Fans of A Tribe Called Quest rejoiced when a trailer of the long-awaited documentary on the group, directed by actor Michael Rapaport, hit the Internet. However, Q-Tip pumped everyone breaks when he shortly relayed via Twitter that he was not in support of the film.
The Abstract spoke further on his issues with the pending documentary this morning on Shade 45 with Elliott Wilson of RapRadar.com.
“I can’t really, ya know, go to much into it, but what I will say is that a lot of people when they look at that they automatically assume that I’m speaking just as the subject,” said Q-Tip. “I’m a producer on this film. [A Tribe Called Quest] is a producer on [this film]. When I speak, I’m speaking for the whole group. A lot of people think that I’m speaking individually, even though I addressed it as I’m not supporting it.”
Q-Tip explained that he felt the film is simply incomplete.
“In reality as producers, there’s just different things that need to be done edit wise. The sentiment of the film is there. We feel it’s 80% there, it’s just not done.”
Ironically, Q-Tip’s angst against the documentary has probably made people want to see it even more. Rapaport has submitted the film for competition in the Sundance Film Festival. However, according to Q-Tip, he may have jumped the gun.
“There’s some holes in it,” said Q-Tip. “Ya know, it’s tough when you’re an up and coming director and you’re working on something out of your pocket, and you’ve been working on it a long time, you kind of want to see it. Okay here it is let’s go! And you start speeding a little. Not saying that this is the case, but one can connect the dots.”
In the nearly five minute long trailer artists like ?uestlove and the Large Professor are seen given their praises about ATCQ. Another prominent storyline in the clip is that of Q-Tip versus Phife Dawg. Q-Tip insisted that this is not the cause of his concern.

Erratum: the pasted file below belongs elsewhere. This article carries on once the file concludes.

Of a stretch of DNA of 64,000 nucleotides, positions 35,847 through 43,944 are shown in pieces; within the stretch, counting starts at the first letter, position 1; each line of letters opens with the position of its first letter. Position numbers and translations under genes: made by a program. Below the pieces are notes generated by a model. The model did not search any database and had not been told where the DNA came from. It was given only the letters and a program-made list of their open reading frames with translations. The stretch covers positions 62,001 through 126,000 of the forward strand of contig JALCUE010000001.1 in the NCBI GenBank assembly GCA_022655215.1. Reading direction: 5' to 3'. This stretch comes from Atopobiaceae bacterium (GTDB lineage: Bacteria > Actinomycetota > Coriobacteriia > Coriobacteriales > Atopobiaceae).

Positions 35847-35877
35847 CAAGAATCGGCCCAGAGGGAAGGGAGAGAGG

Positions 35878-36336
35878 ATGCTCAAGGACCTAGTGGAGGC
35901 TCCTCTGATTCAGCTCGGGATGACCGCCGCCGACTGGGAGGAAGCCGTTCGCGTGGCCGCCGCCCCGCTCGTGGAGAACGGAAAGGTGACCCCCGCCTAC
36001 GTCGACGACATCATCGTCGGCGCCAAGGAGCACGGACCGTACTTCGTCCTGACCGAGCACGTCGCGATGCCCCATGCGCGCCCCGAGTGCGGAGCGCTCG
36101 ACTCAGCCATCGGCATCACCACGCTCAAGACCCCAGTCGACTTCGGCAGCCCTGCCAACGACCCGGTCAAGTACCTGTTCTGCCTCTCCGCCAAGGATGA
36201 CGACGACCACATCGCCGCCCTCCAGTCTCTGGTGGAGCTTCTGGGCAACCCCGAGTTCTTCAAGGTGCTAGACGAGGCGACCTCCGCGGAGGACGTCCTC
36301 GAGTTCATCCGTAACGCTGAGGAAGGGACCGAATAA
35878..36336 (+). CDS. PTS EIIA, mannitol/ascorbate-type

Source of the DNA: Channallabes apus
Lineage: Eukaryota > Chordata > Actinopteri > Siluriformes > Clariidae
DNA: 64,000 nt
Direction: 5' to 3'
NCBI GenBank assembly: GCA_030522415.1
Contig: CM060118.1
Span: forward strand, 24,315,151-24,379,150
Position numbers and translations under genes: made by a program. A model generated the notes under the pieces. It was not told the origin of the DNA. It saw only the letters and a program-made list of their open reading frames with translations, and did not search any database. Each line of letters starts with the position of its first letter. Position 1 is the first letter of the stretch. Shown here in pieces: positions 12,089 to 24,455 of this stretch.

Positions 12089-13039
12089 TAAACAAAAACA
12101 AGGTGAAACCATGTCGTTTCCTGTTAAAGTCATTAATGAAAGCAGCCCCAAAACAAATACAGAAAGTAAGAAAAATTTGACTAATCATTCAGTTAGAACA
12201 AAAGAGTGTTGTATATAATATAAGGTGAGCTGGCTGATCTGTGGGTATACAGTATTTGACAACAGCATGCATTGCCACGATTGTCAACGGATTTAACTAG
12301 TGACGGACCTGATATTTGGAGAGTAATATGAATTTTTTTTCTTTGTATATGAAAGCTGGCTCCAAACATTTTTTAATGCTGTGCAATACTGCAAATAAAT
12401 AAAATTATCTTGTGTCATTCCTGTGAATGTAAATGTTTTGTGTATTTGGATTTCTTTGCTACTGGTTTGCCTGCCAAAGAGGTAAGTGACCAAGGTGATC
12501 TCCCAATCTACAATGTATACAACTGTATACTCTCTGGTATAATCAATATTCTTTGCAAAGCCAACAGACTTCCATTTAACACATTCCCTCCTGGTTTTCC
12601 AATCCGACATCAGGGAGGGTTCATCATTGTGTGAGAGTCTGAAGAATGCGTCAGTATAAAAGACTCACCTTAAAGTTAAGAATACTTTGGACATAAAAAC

“Everybody knows that there’s been issues between Phife and I. Like I said in the Spin magazine [interview], I never really had problems with Phife, Phife just had issues with me. Those things are included in the film and we’re not by any means trying to sweeten it or take any of that out. What happened happened. We’re still brothers. I’ve known the nigga since we three, four years old. You’re gonna have that shit.”
Perhaps the biggest problem with documentary not being ready for prime time is that it needs to correlate with the impact and influence of A Tribe Called Quest, and their peers, on Hip Hop culture.
“A Tribe Called Quest in this film is easily analogous to N.W.A, Public Enemy, Run-DMC, Jay-Z, Grandmaster Flash…this is probably the first extensive cinematic documentary done of a Hip Hop group,” said Q-Tip. “So it’s so much riding on this. It’s not only Tribe’s story, it’s all of our stories. So we got to make sure that shit is done right. We can’t just brush over it.”
Q-Tip expressed confidence that the issues would be resolved. Another point of contention that came to light during the interview was the proposed title of the doc.
“It’s not Beats, Rhymes & Fights, that’s Mike Rapaport being funny,” said Q-Tip. “We shut him down with that. But that’s a very old trailer that he put together and it got leaked for some reason.”
Q-Tip continues, “I’m going to get in trouble for this, ya know that right? They were like, Don’t say anything, and now I just said everything. Our goal is to let this come out ‘cause it’s landmark and it’s great. But, we’re not going to just let it come out any old way. That’s not going to happen.”
Q-Tip and Wilson went on to discuss the book the emcee has coming out with author dream hampton, Industry Rules on Random House, and the title of his next project, a concept album called The Last Zulu.